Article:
5. Clark Roomland, “EPIC OF GILGAMESH – EPIC POEM SUMMARY | Other Ancient Civilizations,” Ancient Literature (blog), accessed October 31, 2022, https://ancient-literature.com/ other_gilgamesh.html.
  6. Susan Ackerman, “Gilgamesh and Enkidu,” in When Heroes Love, The Ambiguity of Eros in the Stories of Gilgamesh and David (Columbia University Press, 2005), 48.
  7. Alexander Heidel, The Gilgamesh Epic and Old Testament Parallels: A Translation and Interpretation of the Gilgamesh Epic and Related Babylonian and Assyrian Documents, 2. ed., 14. impr, Phoenix Books (Chicago: Univ. of Chicago Press, 1989), 37.
  8. Jared Aragona, “The Epic of Gilgamesh,” accessed November 1, 2022, https://open.maricopa.edu/worldmythologyvolume2heroicmythology/chapter/the-epic-of-gilgamesh/.
  9. Clark Roomland, “EPIC OF GILGAMESH – EPIC POEM SUMMARY | Other Ancient Civilizations,” Ancient Literature (blog), accessed November 2, 2022, https://ancient-literature.com/other_gilgamesh.html.
  10. Alexander Heidel, The Gilgamesh Epic and Old Testament Parallels: A Translation and Interpretation of the Gilgamesh Epic and Related Babylonian and Assyrian Documents, 2. ed., 14. impr, Phoenix Books (Chicago: Univ. of Chicago Press, 1989), 6.
  11. Alexander Heidel, The Gilgamesh Epic and Old Testament Parallels: A Translation and Interpretation of the Gilgamesh Epic and Related Babylonian and Assyrian Documents, 2. ed., 14. impr, Phoenix Books (Chicago: Univ. of Chicago Press, 1989), 37.
  12. Alexander Heidel, The Gilgamesh Epic and Old Testament Parallels: A Translation and Interpretation of the Gilgamesh Epic and Related Babylonian and Assyrian Documents, 2. ed., 14. impr, Phoenix Books (Chicago: Univ. of Chicago Press, 1989), 7.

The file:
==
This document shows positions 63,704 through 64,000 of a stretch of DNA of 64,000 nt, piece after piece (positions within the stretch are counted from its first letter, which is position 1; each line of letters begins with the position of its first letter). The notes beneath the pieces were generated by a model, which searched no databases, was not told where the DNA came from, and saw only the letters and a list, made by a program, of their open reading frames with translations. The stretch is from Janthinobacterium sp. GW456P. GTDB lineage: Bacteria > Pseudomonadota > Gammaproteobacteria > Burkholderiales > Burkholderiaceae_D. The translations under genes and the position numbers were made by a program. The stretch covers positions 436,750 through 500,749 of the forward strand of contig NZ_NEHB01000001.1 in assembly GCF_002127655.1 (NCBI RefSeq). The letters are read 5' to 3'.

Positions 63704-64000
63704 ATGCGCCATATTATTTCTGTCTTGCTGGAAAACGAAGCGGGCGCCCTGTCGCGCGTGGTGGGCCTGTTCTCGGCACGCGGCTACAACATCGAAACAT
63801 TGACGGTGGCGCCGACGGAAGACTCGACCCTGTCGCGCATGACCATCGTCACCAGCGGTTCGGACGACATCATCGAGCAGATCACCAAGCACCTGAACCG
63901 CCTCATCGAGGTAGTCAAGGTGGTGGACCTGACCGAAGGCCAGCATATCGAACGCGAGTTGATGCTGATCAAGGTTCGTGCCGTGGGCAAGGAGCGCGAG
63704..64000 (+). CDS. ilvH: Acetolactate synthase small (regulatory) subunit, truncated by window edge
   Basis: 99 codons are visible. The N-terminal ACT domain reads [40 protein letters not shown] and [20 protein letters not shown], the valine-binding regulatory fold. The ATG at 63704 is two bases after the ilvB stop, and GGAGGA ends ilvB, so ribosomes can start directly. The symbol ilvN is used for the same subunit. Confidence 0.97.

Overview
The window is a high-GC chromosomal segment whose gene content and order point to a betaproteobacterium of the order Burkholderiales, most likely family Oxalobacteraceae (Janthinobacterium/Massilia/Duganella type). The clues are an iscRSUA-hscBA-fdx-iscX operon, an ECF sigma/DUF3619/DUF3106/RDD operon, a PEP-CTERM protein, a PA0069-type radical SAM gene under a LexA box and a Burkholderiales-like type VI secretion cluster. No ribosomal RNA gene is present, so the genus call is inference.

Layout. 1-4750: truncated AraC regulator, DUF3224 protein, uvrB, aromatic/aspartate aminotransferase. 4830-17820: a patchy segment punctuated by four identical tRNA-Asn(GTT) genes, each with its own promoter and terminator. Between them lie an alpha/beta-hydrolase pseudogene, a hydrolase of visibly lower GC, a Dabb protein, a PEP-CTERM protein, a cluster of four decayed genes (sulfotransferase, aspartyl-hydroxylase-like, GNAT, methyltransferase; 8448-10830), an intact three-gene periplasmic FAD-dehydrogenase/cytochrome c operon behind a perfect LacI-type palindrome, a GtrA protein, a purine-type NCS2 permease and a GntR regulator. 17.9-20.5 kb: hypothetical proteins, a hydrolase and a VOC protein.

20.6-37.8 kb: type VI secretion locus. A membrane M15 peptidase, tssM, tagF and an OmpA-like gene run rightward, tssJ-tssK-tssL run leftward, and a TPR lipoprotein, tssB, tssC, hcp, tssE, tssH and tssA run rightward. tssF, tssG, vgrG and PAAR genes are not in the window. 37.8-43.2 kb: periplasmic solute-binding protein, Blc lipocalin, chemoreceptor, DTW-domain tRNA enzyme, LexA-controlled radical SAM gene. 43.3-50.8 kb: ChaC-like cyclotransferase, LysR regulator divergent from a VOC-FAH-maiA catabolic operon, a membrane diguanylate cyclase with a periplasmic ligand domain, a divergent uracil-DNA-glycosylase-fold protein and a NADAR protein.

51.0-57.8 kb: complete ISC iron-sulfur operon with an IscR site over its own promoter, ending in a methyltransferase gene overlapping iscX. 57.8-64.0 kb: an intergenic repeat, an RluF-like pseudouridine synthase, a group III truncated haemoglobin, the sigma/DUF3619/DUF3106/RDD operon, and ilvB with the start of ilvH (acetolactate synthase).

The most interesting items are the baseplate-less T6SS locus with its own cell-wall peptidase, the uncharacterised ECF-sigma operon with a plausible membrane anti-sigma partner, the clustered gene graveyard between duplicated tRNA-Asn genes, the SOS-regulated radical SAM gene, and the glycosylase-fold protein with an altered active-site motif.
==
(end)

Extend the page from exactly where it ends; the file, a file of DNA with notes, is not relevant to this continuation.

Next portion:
13. Jared Aragona, “The Epic of Gilgamesh,” accessed November 1, 2022, https://open.maricopa.edu/worldmythologyvolume2heroicmythology/chapter/the-epic-of-gilgamesh/.
  14. Alexander Heidel, The Gilgamesh Epic and Old Testament Parallels: A Translation and Interpretation of the Gilgamesh Epic and Related Babylonian and Assyrian Documents, 2. ed., 14. impr, Phoenix Books (Chicago: Univ. of Chicago Press, 1989), 64.
  15. Alexander Heidel, The Gilgamesh Epic and Old Testament Parallels: A Translation and Interpretation of the Gilgamesh Epic and Related Babylonian and Assyrian Documents, 2. ed., 14. impr, Phoenix Books (Chicago: Univ. of Chicago Press, 1989), 47.
  16. Andrew George, The Epic of Gilgamesh: Thoughts on genre and meaning, (University of London, Peeters, 2007), 34.
  17. Alexander Heidel, The Gilgamesh Epic and Old Testament Parallels: A Translation and Interpretation of the Gilgamesh Epic and Related Babylonian and Assyrian Documents, 2. ed., 14. impr, Phoenix Books (Chicago: Univ. of Chicago Press, 1989), 49.
  18. Fumi Karahashi and Carolina López-Ruiz, “Love Rejected: Some Notes on the Mesopotamian ‘Epic of Gilgamesh’ and the Greek Myth of ‘Hippolytus,’” Journal of Cuneiform Studies 58 (2006): 99.
  19. Fumi Karahashi and Carolina López-Ruiz, “Love Rejected: Some Notes on the Mesopotamian ‘Epic of Gilgamesh’ and the Greek Myth of ‘Hippolytus,’” Journal of Cuneiform Studies 58 (2006), 98.
  20. Fumi Karahashi and Carolina López-Ruiz, “Love Rejected: Some Notes on the Mesopotamian ‘Epic of Gilgamesh’ and the Greek Myth of ‘Hippolytus,’” Journal of Cuneiform Studies 58 (2006), 99.
  21. Karen Emmerich, “‘A Message from the Antediluvian Age’: The Modern Construction of the Ancient ‘Epic of Gilgamesh,’” Comparative Literature 68, no. 3 (2016): 254.
  22. Clark Roomland, “EPIC OF GILGAMESH – EPIC POEM SUMMARY | Other Ancient Civilizations,” Ancient Literature (blog), accessed October 31, 2022, https://ancient-literature.com/other_gilgamesh.html.
  23. Herbert Mason, “The Death of Enkidu: From Gilgamesh,” The American Scholar 40, no. 1 (1970), 138.
  24. Alexander Heidel, The Gilgamesh Epic and Old Testament Parallels: A Translation and Interpretation of the Gilgamesh Epic and Related Babylonian and Assyrian Documents, 2. ed., 14. impr, Phoenix Books (Chicago: Univ. of Chicago Press, 1989), 21.